SLIG and a week of research at the FHL started this year for me, so I’m just now able to take a breath, take stock, and make plans for 2018 in terms of my speaking schedule and my own educational plans. My speaking schedule is light, which I chalk up to spending so much of my energy last year prepping for SLIG and not spending any time marketing myself or planning for 2018, with a few exceptions. I’m happy to have a bit of a break, however!
Here’s where I’m planning to be this coming year:
Beginning in April, I will be facilitating a discussion group on the topic of becoming a Certified Genealogist® hosted by Jill Morelli and the Seattle Genealogical Society. (For more information email: email@example.com)
National Genealogical Society Annual Conference, Grand Rapids, Michigan, May 2-5 where I am presenting: W144 “Third Coast: How the Great Lakes Shaped America”; S423 “Casting the Net: Denominational, Ethnic, and Specialized Newspaper Research”; S456 “Using PERSI Like a Pro”
International Society for British Genealogy and Family History (ISBGFH), Salt Lake City, Utah, October 15-19 where I will be taking “Researching Your Irish and Scots-Irish Ancestors” by Fintan Mullan and Gillian Hunt and my husband will be taking “Scottish Research: The Fundamentals and Beyond” with Paul Milner
There are some other items in the fall that are still materializing but this is what I have planned so far. I hope you make the investment to enhance your genealogical education plan with conferences and institutes. Nothing beats being in class with other genealogists!
And if your society is planning an all-day seminar, consider me for your speaker. I have a lot of topics to choose from. Check my Lecture Topics page for a complete list.
During 2012 I started and completed the National Genealogical Society’sAmerican Genealogy: A Home Study Course. Overall it was a great experience, taking me through many different record sets, repositories, methodologies and techniques many of whom I hadn’t fully utilized in my research. The course was very valuable to me in that it gave me a broader experience in these areas and taught me some different ways to organize and analyze my research.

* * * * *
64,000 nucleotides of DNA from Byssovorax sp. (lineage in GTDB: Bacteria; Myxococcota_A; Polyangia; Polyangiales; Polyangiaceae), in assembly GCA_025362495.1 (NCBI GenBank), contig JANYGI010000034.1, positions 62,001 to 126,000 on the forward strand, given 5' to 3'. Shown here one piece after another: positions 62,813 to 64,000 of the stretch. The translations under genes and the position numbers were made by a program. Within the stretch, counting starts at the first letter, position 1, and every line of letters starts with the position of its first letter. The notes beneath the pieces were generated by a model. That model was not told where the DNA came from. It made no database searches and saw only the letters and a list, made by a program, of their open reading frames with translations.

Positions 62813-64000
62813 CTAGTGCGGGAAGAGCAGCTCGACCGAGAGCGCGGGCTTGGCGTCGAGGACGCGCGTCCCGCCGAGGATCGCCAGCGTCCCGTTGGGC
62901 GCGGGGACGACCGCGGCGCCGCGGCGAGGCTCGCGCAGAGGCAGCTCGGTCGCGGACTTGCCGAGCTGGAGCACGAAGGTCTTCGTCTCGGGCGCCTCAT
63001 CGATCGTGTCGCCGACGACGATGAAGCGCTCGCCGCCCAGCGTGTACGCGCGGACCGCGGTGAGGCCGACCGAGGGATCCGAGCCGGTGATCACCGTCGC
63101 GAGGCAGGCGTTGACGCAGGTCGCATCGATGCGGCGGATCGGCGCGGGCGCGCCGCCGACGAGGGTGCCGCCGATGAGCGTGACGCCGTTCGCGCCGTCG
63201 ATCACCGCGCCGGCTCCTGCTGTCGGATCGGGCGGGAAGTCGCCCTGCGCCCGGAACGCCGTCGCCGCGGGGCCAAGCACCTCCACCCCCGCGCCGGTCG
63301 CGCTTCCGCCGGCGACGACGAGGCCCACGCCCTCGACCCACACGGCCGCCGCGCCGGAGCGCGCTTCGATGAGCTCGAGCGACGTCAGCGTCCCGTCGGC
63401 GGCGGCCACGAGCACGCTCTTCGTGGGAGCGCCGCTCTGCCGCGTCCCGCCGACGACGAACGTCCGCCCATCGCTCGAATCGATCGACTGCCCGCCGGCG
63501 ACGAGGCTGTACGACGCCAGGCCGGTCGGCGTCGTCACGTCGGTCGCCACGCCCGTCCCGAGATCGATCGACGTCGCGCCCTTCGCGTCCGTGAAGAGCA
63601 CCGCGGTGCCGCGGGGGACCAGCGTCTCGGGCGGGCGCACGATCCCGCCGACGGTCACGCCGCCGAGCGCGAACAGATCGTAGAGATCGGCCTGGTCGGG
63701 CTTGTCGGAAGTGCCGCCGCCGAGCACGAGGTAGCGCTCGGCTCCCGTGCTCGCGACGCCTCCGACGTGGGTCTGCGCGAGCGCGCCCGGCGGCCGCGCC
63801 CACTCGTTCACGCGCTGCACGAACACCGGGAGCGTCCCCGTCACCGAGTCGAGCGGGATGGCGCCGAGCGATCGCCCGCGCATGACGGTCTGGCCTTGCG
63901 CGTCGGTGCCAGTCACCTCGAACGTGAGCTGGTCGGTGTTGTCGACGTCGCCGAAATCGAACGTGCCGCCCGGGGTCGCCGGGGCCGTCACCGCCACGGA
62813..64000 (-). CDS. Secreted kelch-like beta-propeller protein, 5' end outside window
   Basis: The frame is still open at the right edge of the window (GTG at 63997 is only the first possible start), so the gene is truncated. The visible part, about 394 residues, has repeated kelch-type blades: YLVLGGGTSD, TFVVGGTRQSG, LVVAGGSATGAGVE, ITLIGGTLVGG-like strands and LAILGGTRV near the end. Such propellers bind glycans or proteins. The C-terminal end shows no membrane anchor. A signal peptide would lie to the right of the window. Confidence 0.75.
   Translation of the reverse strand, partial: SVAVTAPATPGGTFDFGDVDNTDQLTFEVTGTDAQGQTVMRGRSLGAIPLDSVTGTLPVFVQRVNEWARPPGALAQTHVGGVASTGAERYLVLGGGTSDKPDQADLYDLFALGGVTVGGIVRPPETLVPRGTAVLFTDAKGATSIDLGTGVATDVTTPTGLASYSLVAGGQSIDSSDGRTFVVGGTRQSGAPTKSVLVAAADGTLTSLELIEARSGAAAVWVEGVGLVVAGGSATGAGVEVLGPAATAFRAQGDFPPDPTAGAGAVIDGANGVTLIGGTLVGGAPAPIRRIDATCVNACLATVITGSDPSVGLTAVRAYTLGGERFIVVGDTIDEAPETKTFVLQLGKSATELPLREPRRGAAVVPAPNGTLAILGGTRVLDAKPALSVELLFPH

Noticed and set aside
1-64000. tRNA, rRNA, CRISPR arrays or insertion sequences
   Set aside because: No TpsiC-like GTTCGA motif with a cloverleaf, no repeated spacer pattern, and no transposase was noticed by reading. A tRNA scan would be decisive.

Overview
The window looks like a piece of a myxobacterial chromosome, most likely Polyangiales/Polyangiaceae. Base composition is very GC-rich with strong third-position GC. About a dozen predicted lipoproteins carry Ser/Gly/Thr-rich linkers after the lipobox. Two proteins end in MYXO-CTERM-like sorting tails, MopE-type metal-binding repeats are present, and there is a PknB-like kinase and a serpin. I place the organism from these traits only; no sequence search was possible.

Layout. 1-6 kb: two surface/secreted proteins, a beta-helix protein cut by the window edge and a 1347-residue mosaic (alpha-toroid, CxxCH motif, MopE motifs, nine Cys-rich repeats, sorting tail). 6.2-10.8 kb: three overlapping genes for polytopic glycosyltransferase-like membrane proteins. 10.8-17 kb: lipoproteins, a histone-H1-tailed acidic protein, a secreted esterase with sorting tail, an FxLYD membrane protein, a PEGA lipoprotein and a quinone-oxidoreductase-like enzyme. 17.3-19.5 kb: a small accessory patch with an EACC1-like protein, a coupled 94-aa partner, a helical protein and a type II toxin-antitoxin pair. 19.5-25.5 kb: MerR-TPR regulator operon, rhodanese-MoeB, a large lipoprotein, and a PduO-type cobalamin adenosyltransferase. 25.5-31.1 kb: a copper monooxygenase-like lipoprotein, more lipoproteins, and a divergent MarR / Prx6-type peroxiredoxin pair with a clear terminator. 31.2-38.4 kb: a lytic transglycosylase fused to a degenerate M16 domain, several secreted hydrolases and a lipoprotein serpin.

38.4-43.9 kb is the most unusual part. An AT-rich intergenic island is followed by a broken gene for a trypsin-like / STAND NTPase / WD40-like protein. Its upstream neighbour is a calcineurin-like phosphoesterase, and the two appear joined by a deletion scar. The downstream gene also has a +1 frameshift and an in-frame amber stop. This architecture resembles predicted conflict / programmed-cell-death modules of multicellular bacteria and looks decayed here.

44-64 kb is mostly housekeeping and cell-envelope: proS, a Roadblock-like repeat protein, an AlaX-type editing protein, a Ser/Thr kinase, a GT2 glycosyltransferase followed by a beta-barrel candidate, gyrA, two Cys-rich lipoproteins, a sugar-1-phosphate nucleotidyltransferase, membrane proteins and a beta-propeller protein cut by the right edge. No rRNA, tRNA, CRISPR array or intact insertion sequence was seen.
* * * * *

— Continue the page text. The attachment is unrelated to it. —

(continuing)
The program does have a few drawbacks which I know the organization is aware of. First of all, it is all on CD. Therefore, there are no opportunities for updates to the lessons, links, etc. This did become a little frustrating when, after following the directions on the assignment, it was returned to be reworked because of a change I was unaware of. Secondly, the price was a little high for the actual return value… meaning, the grading is done by volunteers and therefore, some lessons weren’t returned for months after submitting them, which I think was pushing the limits since I did pay $475 for the graded option of the course. Third, the online list-serve was not archived, for which they had their reasons (I’m not sure I ever understood why) so if you asked a question, it may have been asked and answered a million times before. The overall tone on the list-serve was negative and after about a month, I unsubscribed because I found it challenging to read.
I attended the NGS conference in Cincinnati in May 2012, and attended a lunch-time review of upcoming changes to the program. They intend to put the course into an online format and update the lessons to match the technology of today. They gave us a preview and showed off many amazing features that will really improve this course. I think this is one of many benefits of being a member of the National Genealogical Society and I am excited to see changes and updates to the course. They didn’t have an exact timeline for this new platform so keep checking on it.